Aquaporins under Drought Stress: A Target of Xylem-
Borne ABA?” The Plant Journal, Vol. 67, No. 1, 2011,
pp. 72-80. doi:10.1111/j.1365-313X.2011.04576.x
[26] P. R. Dry and B. R. Loveys, “Grapevine shoot Growth
and Stomatal Conductance Are Reduced When Part of the
Roots are Dried,” Vitis, Vol. 38, No. 4, 1999, pp. 151-
[27] L. E. Williams, N. K. Dokoozlian and R. Wample,
“Grape,” In: B. Schaffer and P. C. Anderson, Eds., Hand-
book of Environmental Physiology of Fruit Crops, CRC
Press, Boca Raton, 1994, pp. 85-133.
[28] A. Endo, Y. Sawada, H. Takahashi, M. Okamoto, K. Ike-
gami, H. Koiwai, M. Seo, T. Toyomasu, W. Mitsuhashi,
K. Shinozaki, M. Nakazono, Y. Kamiya, et al., “Drought
Induction of Arabidopsis 9-Cis-Epoxycarotenoid Dioxy-
genase Occurs in Vascular Parenchyma Cells,” Plant
Physiology, Vol. 147, No. 4, 2008, pp. 1984-1993.
[29] R. Munns and R. E. Sharp, “Involvement of Abscisic
Acid in Controlling Plant Growth in Soils of Low Water
Potential,” Australian Journal of Plant Physiology, Vol.
20, No. 5, 1993, pp. 425-437. doi:10.1071/PP9930425
[30] A. Christmann, E. W. Weiler, E. Steudle and E Grill, “A
Hydraulic Signal in Root-to-Shoot Signalling of Water
Shortage,” The Plant Journal, Vol. 52, No. 1, 2007, pp.
167-174. doi:10.1111/j.1365-313X.2007.03234.x
[31] H. Lambers, F. S. Chapin and T. L. Pons, “Plant Physio-
logical Ecology,” Springer-Verlag, New York, 2008.
[32] N. M. Holbrook, V. R. Shashidar, R. A. James and R.
Munns, “Stomatal Control in Tomato with ABA-Defi-
cient Roots: Response of Grafted Plants to Soil Drying,”
Journal of Experimental Botany, Vol. 53, No. 373, 2002,
pp. 1503-1514. doi:10.1093/jexbot/53.373.1503
[33] C. J. Soar, J. Speirs, S. M. Maffei, A. B. Penrose, M. G.
McCarthy and B. R. Loveys, “Grape Vine Varieties Shi-
raz and Grenache Differ in Their Stomatal Response to
VPD: Apparent Links with ABA Physiology and Gene
Expression in Leaf Tissue,” Australian Journal of Grape
and Wine Research, Vol. 12, No. 1, 2006, pp. 2-12.
[34] B. Bondada, “Anomalies in Structure, Growth Character-
istics, and Nutritional Composition as Induced by 2, 4-D
Drift Phytotoxicity in Grapevine (Vitis vinifera L.) Leaves
and Clusters,” Journal of the American Society for Hor-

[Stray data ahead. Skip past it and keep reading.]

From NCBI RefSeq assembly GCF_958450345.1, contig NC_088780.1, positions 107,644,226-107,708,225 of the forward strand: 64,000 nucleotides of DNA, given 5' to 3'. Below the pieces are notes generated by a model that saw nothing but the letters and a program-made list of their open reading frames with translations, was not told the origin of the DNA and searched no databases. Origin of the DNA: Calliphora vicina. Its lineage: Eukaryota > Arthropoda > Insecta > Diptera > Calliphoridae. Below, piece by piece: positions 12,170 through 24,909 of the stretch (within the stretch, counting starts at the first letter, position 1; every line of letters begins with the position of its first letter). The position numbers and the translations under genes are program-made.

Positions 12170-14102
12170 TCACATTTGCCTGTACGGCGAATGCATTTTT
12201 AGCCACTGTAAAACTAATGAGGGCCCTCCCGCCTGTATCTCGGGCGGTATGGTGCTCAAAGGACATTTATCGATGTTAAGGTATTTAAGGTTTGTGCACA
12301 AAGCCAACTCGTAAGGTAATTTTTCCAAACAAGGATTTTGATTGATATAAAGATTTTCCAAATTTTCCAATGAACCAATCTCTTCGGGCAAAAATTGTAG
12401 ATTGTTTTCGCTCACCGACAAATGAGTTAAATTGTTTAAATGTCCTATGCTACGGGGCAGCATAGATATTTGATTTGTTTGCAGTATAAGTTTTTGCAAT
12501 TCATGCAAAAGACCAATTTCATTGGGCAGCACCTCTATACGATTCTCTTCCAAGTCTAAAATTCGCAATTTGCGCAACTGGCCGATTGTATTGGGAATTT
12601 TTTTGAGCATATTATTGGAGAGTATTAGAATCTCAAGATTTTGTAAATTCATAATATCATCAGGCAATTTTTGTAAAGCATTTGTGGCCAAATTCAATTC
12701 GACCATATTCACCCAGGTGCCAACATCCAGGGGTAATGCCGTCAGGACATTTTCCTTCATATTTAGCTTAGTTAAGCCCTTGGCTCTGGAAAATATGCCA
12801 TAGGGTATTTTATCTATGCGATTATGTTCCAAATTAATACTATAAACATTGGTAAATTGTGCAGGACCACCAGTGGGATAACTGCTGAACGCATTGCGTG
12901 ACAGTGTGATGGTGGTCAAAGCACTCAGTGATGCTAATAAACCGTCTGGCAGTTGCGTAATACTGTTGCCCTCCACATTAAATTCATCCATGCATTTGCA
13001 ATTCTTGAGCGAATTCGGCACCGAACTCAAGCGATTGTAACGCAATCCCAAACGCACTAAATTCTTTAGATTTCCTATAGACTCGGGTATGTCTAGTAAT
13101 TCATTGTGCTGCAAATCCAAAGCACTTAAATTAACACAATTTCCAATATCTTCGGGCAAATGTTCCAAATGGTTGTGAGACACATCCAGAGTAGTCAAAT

ticultural Science, Vol. 136, No. 3, 2011, pp. 165-176.
[35] B. Bondada, “Micromorpho-Anatomical Examination of
2, 4-D Phytotoxicity in Grapevine (Vitis vinifera L.)
Leaves,” Journal of Plant Growth Regulation, Vol. 30,
No. 2, 2011, pp. 185-198.
[36] J. Flexas, M. Baron, J. Bota, J. M. Ducruet, A. Galle, J.
Galmes, M. Jimenez, A. Pou, M. Ribas-Carbo, C. Sajnani,
M. Tomas and H. Medrano, “Photosynthesis Limitations
during Water Stress Acclimation and Recovery in the
Drought-Adapted Vitis Hybrid Richter-110 (V. ber-
landieri × V. rupestris),” Journal of Experimental Botany,
Vol. 60, No. 8, 2009, pp. 2361-2377.
[37] S. C. Wong, I. R. Cowan and G. D. Farquhar, “Stomatal
Conductance Correlates with Photosynthetic Capacity,”
Nature, Vol. 282, 1979, pp. 424-426.
[38] I. Perrone, C. Pagliarani, C., Lovisolo, W. Chitarra, F.
Roman and A. Schubert, “Recovery from Water Stress
Affects Grape Leaf Petiole Transcriptome,” Planta, Vol.
235, 2012, pp. 1383-1396.
[39] M. M. Chaves and M. L. Rodrigues, “Photosynthesis and
Water Relations of Grapevines Growing in Portugal. Re-
sponse to Environmental Factors,” In: J. D. Tenhunen, et
al., Eds., Plant Response to Stress. Functional Analysis in
Mediterranean Ecosystems, NATO AS1 Series G, Springer
Verlag, Berlin, Vol. 15, 1987, pp. 379-90.
[40] M. E. Westgate and J. S. Boyer, “Osmotic Adjustment
and Inhibition of Leaf, Root, Stem, and Silk Growth at
low Water Potentials in Maize,” Planta, Vol. 164, No. 4,
1985, pp. 540-549. doi:10.1007/BF00395973
[41] M. C. Ruiz-Sanchez, R. Domingo, R. Save, C. Biel and A.
Torrecillas, “Effect of Water Stress and Rewatering on
Leaf Water Relations of Lemon Plants,” Biologia Planta-
rum, Vol. 39, No. 4, 1997, pp. 623-631.
[42] R. E. Sharp and M. E. Lenoble, “ABA, Ethylene and the
Control of Shoot and Root Growth under Water Stress,”
Journal of Experimental Botany, Vol. 53, No. 366, 2002,
pp. 33-37. doi:10.1093/jexbot/53.366.33
[43] S. K. Roberts and B. N. Snowman, “The Effects of ABA
on Channel Mediated K+ Transport across Higher Plant
Roots,” Journal of Experimental Botany, Vol. 51, No.
350, 2000, pp. 1585-1594.
[44] H. Jones, R. A. Leigh, A. D. Tomos and R. G. Wyn Jones,
Copyright © 2012 SciRes. AJPS
Understanding Differential Responses of Grapevine (Vitis vinifera L.) Leaf and Fruit to Water Stress and
Recovery Following Re-Watering
Copyright © 2012 SciRes. AJPS
“The Effect of Abscisic Acid on Cell Turgor Pressures,
Solute Content and Growth of Wheat Roots,” Planta, Vol.
170, No. 2, 1987, pp. 257-262.